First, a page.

Po­tomac Horse Fever de­tected in Mary­land

Record Observer - - News -

ANNAPOLIS — Po­tomac Horse Fever has been con­firmed in two Mar yland horses, one of which has died from the disease. The Mary­land De­part­ment of Agri­cul­ture is urg­ing horse own­ers — es­pe­cially those with horses that graze near rivers, streams and creeks — to watch their horses closely for signs of the disease. Clin­i­cal signs in­clude mild to se­vere fever, di­ar­rhea, loss of ap­petite, lamini­tis, and mild colic. Po­tomac Horse Fever is most com­monly con­tracted by horses that in­gest in­fected aquatic in­sects such as cad­dis­flies and mayflies.

“Po­tomac Horse Fever surfaces here ev­ery few years,” said State Vet­eri­nar­ian Michael Rade­baugh. “Be­cause it can be fatal, we urge horse own­ers to pay spe­cial at­ten­tion to how their horses feel. The vac­cine for Po­tomac Horse Fever is not al­ways ef­fec­tive, so we en­cour­age own­ers to con­tact their vet­eri­nar­ian sooner rather than later if they suspect any­thing, even if the horse has been vac­ci­nated.”

The two horses con­firmed were in Fred­er­ick County, and both horses had been vac­ci­nated. The sec­ond horse is be­ing treated by a pri­vate vet­eri­nar­ian and is ex­pected to re­cover.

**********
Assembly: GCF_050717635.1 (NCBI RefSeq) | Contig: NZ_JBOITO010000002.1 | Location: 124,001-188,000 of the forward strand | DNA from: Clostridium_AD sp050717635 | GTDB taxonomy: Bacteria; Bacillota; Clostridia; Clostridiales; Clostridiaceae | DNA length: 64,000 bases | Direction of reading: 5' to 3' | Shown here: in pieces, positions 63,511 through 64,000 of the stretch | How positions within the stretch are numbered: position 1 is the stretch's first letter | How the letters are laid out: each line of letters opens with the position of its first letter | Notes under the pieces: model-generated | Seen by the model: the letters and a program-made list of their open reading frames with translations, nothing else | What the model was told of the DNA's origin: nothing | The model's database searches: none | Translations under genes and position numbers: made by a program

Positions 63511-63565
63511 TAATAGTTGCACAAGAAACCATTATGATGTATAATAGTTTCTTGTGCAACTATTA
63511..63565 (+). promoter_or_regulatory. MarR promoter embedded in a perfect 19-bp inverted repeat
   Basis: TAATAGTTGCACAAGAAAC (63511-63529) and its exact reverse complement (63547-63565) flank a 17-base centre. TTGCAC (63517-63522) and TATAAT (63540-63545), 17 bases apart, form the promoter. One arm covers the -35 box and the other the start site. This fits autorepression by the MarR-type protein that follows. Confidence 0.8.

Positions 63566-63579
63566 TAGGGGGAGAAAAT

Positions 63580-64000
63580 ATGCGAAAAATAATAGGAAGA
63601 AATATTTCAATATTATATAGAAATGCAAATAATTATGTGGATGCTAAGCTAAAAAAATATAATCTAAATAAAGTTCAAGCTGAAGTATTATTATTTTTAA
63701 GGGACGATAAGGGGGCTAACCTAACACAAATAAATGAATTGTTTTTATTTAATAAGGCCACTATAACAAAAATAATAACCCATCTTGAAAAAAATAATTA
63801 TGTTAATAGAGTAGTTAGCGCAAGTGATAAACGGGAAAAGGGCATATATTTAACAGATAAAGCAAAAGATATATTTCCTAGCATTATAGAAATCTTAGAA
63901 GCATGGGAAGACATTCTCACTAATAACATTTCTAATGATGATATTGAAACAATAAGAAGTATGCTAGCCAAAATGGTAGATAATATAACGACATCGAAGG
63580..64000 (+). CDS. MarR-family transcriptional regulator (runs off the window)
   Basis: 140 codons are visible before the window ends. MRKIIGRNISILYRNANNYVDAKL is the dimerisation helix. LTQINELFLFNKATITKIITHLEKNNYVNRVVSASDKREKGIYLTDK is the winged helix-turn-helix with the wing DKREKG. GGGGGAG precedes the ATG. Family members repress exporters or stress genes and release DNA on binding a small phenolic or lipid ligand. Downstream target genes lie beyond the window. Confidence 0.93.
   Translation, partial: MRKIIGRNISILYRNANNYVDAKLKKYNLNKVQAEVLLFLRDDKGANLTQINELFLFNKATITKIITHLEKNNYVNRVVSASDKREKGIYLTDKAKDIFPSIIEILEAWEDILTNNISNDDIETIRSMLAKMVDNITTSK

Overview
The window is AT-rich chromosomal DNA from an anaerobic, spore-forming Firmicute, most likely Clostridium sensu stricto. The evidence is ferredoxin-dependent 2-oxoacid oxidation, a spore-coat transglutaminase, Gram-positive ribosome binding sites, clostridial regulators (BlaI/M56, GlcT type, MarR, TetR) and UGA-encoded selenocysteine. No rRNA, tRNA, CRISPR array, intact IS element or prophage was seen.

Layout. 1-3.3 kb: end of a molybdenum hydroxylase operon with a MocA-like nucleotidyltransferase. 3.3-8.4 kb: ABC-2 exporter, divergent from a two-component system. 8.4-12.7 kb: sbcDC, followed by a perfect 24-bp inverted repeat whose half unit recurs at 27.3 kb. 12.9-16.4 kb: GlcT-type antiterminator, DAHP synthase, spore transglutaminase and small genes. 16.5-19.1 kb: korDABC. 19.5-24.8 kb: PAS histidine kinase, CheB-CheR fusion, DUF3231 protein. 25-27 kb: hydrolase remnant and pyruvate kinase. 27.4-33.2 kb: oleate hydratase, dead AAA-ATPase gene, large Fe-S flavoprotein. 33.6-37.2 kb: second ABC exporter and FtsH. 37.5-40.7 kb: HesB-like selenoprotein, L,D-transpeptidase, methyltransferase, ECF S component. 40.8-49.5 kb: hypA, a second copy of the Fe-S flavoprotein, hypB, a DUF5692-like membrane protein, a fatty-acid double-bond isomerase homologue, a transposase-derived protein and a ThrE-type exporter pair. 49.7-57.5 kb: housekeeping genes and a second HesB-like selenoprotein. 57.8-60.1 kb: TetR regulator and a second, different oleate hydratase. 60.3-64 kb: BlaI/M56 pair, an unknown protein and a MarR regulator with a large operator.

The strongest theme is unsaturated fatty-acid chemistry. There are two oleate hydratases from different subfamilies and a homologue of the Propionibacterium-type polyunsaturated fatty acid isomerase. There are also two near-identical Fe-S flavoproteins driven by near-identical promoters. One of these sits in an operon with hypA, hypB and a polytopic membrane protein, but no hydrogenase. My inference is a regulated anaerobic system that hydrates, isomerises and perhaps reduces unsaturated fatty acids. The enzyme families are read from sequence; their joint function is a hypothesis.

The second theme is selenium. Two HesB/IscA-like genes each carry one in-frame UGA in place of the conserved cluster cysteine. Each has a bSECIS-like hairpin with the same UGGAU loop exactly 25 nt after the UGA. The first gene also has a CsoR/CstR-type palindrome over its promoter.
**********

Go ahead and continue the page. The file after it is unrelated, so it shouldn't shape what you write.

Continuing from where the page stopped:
The vac­cine for Po­tomac Horse fever is not al­ways ef­fec­tive but may lessen the sever­ity of the disease. Horse own­ers are ad­vised to fol­low the rec­om­men­da­tions of their pri­vate prac­ti­tioner con­cern­ing vac­ci­na­tion pro­to­cols. The de­part­ment en­cour­ages own­ers to con­tact their vet­eri­nar­ian as soon as pos­si­ble if they suspect any­thing, even if the horse has been vac­ci­nated.

Po­tomac Horse Fever can­not be trans­mit­ted from horse to horse, and peo­ple are not at risk; how­ever, vet­eri­nar­i­ans who di­ag­nose it must re­port it to the State Vet­eri­nar­ian.

For more in­for­ma­tion about the disease, see: http://www.aaep.org/info/ po­tomac-horse-fever.

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